12 See Government Gazette No. 4878 (2012), Notice No. 29.
13 See Government Gazette No. 4878 (2012), Notice No. 30.
14 See Ngatjiheue (2015a).
15 The Bill is available at http://www.parliament.na/index.php?option=com_phocadownload&view=category&id=58:bills-2014&Itemid=1269; accessed 16 September 2015
16 Sections 45 to 49.
17 Sections 51 to 55.
18 Section 2.
19 For more details see the Chapter on Mining in this book.
20 Section 41(1)(e).
21 Section 50(f)(i).
22 Section 91(f)(iii).
23 Section 122(2)(b).
24 Section 130.
25 See Government Notice No. 332 of 2013, Government Gazette No. 5367.
26 Section 22A.
27 Section 22B.
28 Section 26.
29 Section 3(k) and (l).
30 Part 13.
31 Section 70.
32 Section 85.
33 Section 94(1)(a) of the Act. Such Regulations have for example been made by the City of Windhoek General Notice No. 16 by the Windhoek Municipality on Waste Management Regulations: Local Authorities Act, 1992 Government Gazette No. 4650 (2011) and the Town Council of Oranjemund, see General Notice No. 269 by the Oranjemund Town Council, Waste Management Regulations: Local Authorities Act, 1992 Government Gazette No. 5767 (2915); or the Ondangwa Town Council, see Waste Management Regulations: Local Authorities Act, 1992 General Notice No. 169 Government Gazette 5726 (2015).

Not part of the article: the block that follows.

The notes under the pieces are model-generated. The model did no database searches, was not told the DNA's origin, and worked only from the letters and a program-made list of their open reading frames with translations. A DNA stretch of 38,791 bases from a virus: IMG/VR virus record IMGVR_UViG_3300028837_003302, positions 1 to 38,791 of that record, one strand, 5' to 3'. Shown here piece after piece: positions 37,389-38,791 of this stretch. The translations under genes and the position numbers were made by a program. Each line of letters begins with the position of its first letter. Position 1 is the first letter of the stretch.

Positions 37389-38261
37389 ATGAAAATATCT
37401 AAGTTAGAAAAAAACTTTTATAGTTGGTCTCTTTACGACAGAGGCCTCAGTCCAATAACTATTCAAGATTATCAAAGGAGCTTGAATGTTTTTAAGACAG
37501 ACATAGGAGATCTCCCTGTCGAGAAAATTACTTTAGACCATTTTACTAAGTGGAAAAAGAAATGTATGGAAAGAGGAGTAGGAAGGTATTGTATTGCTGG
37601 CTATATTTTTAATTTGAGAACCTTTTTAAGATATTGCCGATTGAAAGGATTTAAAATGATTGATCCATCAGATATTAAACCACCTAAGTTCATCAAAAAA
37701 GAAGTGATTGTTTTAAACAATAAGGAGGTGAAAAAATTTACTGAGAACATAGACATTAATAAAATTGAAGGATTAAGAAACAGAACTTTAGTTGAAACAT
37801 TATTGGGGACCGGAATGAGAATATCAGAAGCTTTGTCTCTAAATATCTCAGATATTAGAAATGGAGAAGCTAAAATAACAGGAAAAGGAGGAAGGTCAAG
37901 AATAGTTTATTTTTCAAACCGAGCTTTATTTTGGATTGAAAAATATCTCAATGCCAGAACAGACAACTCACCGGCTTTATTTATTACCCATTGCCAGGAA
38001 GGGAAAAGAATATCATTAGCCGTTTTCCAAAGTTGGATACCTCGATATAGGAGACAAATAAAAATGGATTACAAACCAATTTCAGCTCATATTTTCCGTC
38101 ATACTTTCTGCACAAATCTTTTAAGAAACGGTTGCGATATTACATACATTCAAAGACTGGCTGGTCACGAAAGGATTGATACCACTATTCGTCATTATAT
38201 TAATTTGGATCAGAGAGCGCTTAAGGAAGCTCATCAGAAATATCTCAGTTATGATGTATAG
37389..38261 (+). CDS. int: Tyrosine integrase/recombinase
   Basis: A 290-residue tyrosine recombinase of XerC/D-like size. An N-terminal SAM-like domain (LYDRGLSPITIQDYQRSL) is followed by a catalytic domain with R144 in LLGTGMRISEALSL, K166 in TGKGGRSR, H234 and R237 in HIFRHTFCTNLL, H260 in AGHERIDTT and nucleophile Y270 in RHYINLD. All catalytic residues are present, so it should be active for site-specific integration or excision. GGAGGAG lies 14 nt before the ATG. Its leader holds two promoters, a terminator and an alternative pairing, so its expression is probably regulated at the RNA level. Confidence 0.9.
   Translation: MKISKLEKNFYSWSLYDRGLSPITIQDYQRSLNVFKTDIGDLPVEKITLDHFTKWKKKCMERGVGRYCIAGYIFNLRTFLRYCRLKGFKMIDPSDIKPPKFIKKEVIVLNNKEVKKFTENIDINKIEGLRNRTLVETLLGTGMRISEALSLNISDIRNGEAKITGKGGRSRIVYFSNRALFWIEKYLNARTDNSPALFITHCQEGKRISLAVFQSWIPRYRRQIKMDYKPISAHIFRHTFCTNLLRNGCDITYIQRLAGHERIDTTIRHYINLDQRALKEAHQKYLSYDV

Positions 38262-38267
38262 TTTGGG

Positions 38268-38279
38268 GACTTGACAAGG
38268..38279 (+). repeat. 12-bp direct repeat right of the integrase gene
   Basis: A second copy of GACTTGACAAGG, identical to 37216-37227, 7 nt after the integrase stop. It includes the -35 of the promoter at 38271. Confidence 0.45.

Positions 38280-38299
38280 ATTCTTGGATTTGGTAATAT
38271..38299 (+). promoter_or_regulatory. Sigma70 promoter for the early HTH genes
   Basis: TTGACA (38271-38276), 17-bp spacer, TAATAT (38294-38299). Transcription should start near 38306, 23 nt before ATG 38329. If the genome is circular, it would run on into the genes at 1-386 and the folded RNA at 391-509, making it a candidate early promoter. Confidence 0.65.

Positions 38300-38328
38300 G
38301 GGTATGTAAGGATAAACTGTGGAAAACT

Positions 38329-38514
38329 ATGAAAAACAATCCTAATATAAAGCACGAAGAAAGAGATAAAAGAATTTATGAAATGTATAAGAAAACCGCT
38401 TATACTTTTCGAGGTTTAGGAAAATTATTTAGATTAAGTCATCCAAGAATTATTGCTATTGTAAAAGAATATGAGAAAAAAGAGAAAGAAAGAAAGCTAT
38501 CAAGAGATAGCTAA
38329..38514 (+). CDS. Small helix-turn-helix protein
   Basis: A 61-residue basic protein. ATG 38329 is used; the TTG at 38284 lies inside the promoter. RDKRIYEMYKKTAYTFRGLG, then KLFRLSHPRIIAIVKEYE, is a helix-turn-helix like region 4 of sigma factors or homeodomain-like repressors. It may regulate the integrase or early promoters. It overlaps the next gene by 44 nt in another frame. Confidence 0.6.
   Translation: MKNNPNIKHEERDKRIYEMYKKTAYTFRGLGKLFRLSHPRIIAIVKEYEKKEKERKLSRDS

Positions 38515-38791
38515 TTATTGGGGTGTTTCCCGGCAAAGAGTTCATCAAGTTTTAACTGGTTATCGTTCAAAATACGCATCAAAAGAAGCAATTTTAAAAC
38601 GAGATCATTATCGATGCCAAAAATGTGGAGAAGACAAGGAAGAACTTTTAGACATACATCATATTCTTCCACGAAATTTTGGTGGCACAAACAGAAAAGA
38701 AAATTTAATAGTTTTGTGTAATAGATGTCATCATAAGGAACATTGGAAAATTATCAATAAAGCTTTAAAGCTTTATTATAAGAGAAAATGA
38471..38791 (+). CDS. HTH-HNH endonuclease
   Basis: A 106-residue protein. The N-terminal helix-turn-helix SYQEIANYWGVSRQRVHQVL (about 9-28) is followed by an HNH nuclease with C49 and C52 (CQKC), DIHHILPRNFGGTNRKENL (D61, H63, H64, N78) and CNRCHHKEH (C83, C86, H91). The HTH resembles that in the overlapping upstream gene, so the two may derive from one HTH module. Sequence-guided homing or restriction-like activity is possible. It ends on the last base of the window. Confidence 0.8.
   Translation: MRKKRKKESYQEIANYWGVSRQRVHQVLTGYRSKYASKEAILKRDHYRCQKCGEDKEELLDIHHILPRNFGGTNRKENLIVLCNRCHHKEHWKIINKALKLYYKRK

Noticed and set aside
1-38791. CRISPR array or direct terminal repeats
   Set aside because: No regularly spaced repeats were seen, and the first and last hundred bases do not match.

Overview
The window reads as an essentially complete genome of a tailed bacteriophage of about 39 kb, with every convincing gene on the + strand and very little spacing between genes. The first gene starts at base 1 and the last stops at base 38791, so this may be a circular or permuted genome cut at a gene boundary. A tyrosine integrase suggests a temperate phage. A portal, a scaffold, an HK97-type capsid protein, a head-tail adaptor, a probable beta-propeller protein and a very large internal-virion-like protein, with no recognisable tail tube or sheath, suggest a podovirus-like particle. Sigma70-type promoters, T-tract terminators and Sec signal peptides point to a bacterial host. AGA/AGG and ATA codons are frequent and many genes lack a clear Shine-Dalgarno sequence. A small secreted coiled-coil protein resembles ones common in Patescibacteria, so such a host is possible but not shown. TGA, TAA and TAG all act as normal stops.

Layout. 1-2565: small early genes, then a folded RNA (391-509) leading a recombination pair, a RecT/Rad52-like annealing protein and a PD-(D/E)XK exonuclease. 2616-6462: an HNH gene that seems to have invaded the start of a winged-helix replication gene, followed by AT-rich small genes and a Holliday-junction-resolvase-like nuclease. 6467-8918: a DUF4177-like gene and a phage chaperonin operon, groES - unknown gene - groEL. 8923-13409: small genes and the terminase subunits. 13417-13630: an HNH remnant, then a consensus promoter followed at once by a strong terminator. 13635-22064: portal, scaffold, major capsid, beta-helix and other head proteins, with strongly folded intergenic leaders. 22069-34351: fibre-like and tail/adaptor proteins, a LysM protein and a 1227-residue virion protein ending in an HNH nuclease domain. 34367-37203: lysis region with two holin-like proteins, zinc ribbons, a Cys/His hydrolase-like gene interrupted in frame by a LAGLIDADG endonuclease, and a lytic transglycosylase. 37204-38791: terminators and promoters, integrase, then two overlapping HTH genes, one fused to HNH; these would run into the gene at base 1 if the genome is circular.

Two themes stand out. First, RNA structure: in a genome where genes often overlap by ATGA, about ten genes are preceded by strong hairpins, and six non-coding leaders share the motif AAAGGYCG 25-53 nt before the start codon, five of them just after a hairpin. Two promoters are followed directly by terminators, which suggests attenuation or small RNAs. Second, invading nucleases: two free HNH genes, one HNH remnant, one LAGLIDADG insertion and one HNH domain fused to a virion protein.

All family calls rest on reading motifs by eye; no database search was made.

34 Section 94(1)(b) of the Act.
35 Section 94(1)(c) of the Act.
36 See Hasheela (2009).
37 City of Windhoek (2010).
38 See General Notice No. 16 by the Windhoek Municipality on Waste Management Regulations: Local Authorities Act, 1992 Government Gazette No. 4650 (2011).
39 Defined as development that meets the needs of the current generation without compromising the ability of future generation to meet their needs.
40 Sustainable consumption is described as a concept based on the continuous improvement of processes; housekeeping, raw material input and products to increase efficiency, whilst reducing the potential impact to the environment and human health, while cleaner production encompasses two key features, namely that to purchase and use only what is required to satisfy human need favouring a good quality of life through decent but not decadent standards of living; and to looking at the “cradle to grave” cycle of a product in terms of performance when purchasing in order to make more “waste-wise” choices.
41 Which transfers the burden of the cost for integrated and therefore environmentally and socially responsible waste management to the polluter in terms of costs associated with the rehabilitation of the natural environment and human health caused by the pollution.
42 The duty of care principle requires every generator of waste to be responsible for the fate of their waste as soon as it has been generated.
43 See Vision of the Solid Waste Management Policy, City of Windhoek (2010).
44 See http://solidwastemanagement.org.na/landfill-satellite-sites/kupferberg-general-and-hazardous-landfill-site; accessed 28 August 2015.
45 See http://solidwastemanagement.org.na/landfill-satellite-sites/satellite-lanfill-sites; accessed 28 August 2015.
46 Rent-A-Drum is a privately owned Namibian company active in waste management in Namibia, which offers service to Namibian corporations, mines and smaller companies, including the citizens of Windhoek. Rent-A-Drum has branches in Oshakati, Walvis Bay, Swakopmund (where an new waste sorting plant has just recently begun operations), the Husab Mine, and Windhoek.
47 See http://solidwastemanagement.org.na/recycling-initiative; accessed 28 August 2015.
48 See Croset (2014:23).
49 See MET (2006:85).
50 See Heinrich (2015).
51 Mughal (2014:11).